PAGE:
High and low pressure environments modulate electrical conductivity of cell membrane, especially neurons, which we know is messed up in autism (have you seen the latest https://www.ncbi.nlm.nih.gov/pubmed/27356918 "Our data demonstrate aberrant voltage-gated currents and underlying molecular changes related to synaptic function… in autism"). Both outer plasma membrane - think calcium-verapamil, potassium-bumenatide and other ion channels, NMDA - as well as mitochondrial membrane and cell energy production are affected by baric pressures.

    HBO treatment also appears to reduce inflammation and microglial activation through blocking no other than purinergic receptors ("HBO treatment may inhibit microglial activation via downregulation of P2X4R…”). This mechanism is thought to be behind HBOT reducing neuropathic pain and sensory oversensitivity resulting from microglial activation (both of which are found in autism).


    Peter, I am not disagreeing with you when you say that children with autism who suffered lack of oxygen would be the best candidates for HBOT, they probably would, but imo many others could benefit too.

    I also wouldn’t pay too much attention to 'lack of effect studies’ in this instance. We all know so well that there are thousands of reason why almost any treatment, when tested in isolation, no matter how solid the hypothesis and the data from other fields, and how mind-blowingly life-changing the treatment has already been for some kids, will be shown to have ‘no statistically significan effect’ on a larger autism sample. And especially in a treatment like this one, where our knowledge on the most optimal pressures, amounts of oxygen, frequency and duration of treatment is far from complete.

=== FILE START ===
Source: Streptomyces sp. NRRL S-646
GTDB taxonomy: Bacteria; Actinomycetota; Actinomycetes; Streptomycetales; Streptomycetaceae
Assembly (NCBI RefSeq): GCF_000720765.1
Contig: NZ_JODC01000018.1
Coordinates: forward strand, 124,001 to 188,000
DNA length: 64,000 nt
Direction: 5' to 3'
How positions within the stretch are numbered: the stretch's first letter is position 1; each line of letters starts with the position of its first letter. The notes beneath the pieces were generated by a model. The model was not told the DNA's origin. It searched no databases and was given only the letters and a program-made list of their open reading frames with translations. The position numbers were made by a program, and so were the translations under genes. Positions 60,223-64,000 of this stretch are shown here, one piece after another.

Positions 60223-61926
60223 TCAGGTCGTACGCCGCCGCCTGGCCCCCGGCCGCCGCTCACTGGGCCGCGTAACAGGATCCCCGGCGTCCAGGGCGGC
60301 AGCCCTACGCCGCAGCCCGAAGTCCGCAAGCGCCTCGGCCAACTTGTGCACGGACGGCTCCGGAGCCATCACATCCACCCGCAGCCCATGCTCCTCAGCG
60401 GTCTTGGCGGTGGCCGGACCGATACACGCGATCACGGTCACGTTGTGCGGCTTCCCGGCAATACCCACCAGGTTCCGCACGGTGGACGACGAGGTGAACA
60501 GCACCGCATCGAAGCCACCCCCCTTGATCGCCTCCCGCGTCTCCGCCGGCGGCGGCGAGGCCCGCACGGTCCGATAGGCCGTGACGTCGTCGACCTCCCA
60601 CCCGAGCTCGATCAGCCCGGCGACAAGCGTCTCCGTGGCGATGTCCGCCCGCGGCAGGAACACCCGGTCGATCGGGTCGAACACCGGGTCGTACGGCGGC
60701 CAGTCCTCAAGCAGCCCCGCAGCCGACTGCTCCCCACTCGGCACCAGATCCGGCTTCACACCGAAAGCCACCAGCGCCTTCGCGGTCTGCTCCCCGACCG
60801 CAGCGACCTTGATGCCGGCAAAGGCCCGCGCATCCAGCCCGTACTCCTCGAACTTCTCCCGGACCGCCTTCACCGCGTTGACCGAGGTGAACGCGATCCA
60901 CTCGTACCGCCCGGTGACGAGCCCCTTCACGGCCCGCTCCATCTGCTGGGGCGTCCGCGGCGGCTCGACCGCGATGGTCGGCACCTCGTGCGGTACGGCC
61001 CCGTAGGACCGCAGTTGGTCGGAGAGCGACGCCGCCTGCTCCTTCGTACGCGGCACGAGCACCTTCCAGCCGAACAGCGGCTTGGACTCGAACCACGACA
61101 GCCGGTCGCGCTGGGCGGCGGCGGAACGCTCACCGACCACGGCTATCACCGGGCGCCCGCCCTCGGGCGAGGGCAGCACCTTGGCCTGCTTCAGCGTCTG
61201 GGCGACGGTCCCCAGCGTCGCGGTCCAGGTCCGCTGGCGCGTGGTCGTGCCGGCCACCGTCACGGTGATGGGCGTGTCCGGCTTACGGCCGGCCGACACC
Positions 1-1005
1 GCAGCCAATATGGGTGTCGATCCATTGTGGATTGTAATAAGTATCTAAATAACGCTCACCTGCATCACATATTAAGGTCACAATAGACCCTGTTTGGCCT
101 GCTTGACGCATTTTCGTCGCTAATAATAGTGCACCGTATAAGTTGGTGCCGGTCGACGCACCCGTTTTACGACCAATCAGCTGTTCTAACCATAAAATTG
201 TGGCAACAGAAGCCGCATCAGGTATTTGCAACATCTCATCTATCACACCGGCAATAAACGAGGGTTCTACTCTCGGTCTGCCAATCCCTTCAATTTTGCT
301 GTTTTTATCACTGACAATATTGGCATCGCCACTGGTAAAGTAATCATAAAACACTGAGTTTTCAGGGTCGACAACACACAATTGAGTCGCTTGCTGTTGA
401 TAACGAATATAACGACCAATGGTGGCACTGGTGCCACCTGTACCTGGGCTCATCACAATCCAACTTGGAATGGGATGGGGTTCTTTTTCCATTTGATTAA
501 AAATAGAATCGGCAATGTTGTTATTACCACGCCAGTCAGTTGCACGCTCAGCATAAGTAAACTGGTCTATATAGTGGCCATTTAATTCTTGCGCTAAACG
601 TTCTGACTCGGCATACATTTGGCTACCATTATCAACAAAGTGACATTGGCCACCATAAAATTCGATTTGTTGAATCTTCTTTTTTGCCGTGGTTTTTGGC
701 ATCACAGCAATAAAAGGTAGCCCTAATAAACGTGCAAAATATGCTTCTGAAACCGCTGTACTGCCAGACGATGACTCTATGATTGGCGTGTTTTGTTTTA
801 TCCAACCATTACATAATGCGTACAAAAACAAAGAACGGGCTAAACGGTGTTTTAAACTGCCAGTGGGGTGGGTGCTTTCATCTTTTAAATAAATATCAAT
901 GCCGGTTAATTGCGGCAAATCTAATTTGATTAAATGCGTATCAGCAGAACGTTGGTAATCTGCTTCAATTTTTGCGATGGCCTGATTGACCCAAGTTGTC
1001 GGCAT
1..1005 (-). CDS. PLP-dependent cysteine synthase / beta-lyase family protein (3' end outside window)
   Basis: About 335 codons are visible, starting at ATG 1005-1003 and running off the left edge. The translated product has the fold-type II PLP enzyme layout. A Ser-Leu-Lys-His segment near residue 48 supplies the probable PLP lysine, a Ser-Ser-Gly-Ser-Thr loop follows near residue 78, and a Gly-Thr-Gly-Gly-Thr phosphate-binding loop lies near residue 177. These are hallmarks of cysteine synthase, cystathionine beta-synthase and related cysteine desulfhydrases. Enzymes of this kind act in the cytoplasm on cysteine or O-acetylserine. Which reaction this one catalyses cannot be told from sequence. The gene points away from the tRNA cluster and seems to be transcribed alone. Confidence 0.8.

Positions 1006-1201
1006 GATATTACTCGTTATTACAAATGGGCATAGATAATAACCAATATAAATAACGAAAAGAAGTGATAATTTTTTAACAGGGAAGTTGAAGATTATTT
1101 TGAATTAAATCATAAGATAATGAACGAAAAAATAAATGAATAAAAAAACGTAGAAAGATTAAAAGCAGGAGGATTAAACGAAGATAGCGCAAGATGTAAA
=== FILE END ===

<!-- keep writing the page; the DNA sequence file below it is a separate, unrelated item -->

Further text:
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    1. Nat, the world of autism is always short of facts.

      The clinicians using HBOT for autism need to write case studies about those kids who react are so positively and look for what these responders might have in common.

      Let's have a paper with case histories of 10 great responders. That is much better than picking 40 autism kids at random and giving 20 HBOT and 20 a sham treatment, which we know will likely show nothing conclusive.

      Delete
    2. Peter,

      Please do a post specifically on treatments to increase blood oxygen levels...you might have mentioned them before but they are all scattered across many posts I feel.

      Delete
    3. Also, should I order cocoa activa pills (my son swallows pills). I general I had been observing that supplements enhancing blood flow, energy help my kid and those lowering blood flow do not go down well with him. Oxygen connector is available on rent, affordable, so is the chamber ( not checked the cost). Our pediatrician is like you....evidence based medicine...so he will not be a big fan of HBOT therapy but let me discuss with the neurologist also.

      Delete